Catskills Conversations: Marino De La Cruz

© J.N. Urbanski

© J.N. Urbanski

Marino De La Cruz is the owner of Vivae Colores barbershop in Fleischmanns.

JN: How long have you lived in the Catskills?

MDLC: About ten months now. My wife’s family is from here and my parents recently moved as well.

Really? Here to Fleischmanns?

My mother is in Arkville. My father-in-law lives in Fleischmanns.

So you married into the area. Where are you from?

I lived in the Bronx for about thirteen years, before that I lived in Puerto Rico. I was there for two years and before that I was living in the Dominican Republic for about eight years.

What was the Dominican Republic like?

The Caribbean! Trees, beach, nice weather, lots of street food.

And colorful buildings? In Puerto Rico, they paint their buildings in such vivid colors. They could do that here in Fleischmanns couldn’t they? The post office is powder blue, but there’s not the yellows and pinks that you see in the Caribbean.

Yes. I was actually thinking of that when I was driving to work this morning. How beautiful it would be to add more color to the town.

So you live in Fleischmanns?

No, I commute. A few days I’m in Arkville and a few days I’m in the city.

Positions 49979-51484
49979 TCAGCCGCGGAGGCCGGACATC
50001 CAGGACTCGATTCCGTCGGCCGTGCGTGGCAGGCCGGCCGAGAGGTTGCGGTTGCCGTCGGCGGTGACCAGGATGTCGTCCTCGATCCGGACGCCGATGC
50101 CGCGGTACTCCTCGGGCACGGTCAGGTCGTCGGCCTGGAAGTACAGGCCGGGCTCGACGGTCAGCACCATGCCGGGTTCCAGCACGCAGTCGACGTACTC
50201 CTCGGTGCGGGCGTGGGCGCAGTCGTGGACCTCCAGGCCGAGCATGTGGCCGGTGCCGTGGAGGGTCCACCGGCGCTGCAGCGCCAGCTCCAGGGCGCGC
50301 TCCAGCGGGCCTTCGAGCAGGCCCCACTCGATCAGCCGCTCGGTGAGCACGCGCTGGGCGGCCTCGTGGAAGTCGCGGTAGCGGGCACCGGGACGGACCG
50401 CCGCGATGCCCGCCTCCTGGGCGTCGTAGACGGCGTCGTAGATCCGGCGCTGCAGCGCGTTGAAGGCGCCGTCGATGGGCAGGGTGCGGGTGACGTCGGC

Do you have a barbershop in the city?

No, but I travel back to the city because I still have my apartment there and I’m in the process of transferring the rest of my family here. Also, I’m taking the opportunity to recruit some barbers and bring them up here.

So which do you prefer: city life or country life?

I’m choosing to stay up here because it’s where my family has chosen to establish themselves. It also it gives me an opportunity to create a foundation for myself and my family especially since I’ve been in the city working to establish myself. So now that I’m up here, this is where I want to live.

So what were you doing in the city? Working in another barbershop?

Yes. I worked around the city in different neighborhoods. I spent a little bit of time in Westchester, Peekskill, Mount Cisco, and a little bit of everywhere in the Bronx.

Where did you go to college?

I went to SUNY Delhi.

Oh so you know the area up here?

Yes, that’s actually where I met my wife.

What subject did you do at college?

Business administration

I can tell by the way you’ve decorated your place. It’s really nice.

That comes out of my artistic side. Ever since I was about four, I’ve been drawing, looking for inspiration. I think sometimes that’s what life needs: a little bit of color.

You never thought to start a barbershop in the Bronx?

Yeah, I did. This is actually my third attempt as far as opening a barbershop and this just happens to be the right location and the right timing and it’s doing well. But I actually lived in Massachusetts for about six months. I was living with a friend of mine and she was helping me find a location in Worcester. Let’s just say it all kind of happened too fast and it was the best thing to just walk away from it. My second attempt was in Sleepy hollow, Tarrytown. There I spent about two months searching for a location. I found one. I started getting a bad feeling about the landlord and the information she was giving me. So I decided to back off. I realized later on that the landlord hadn’t been honest with me. I don’t like people who are dishonest.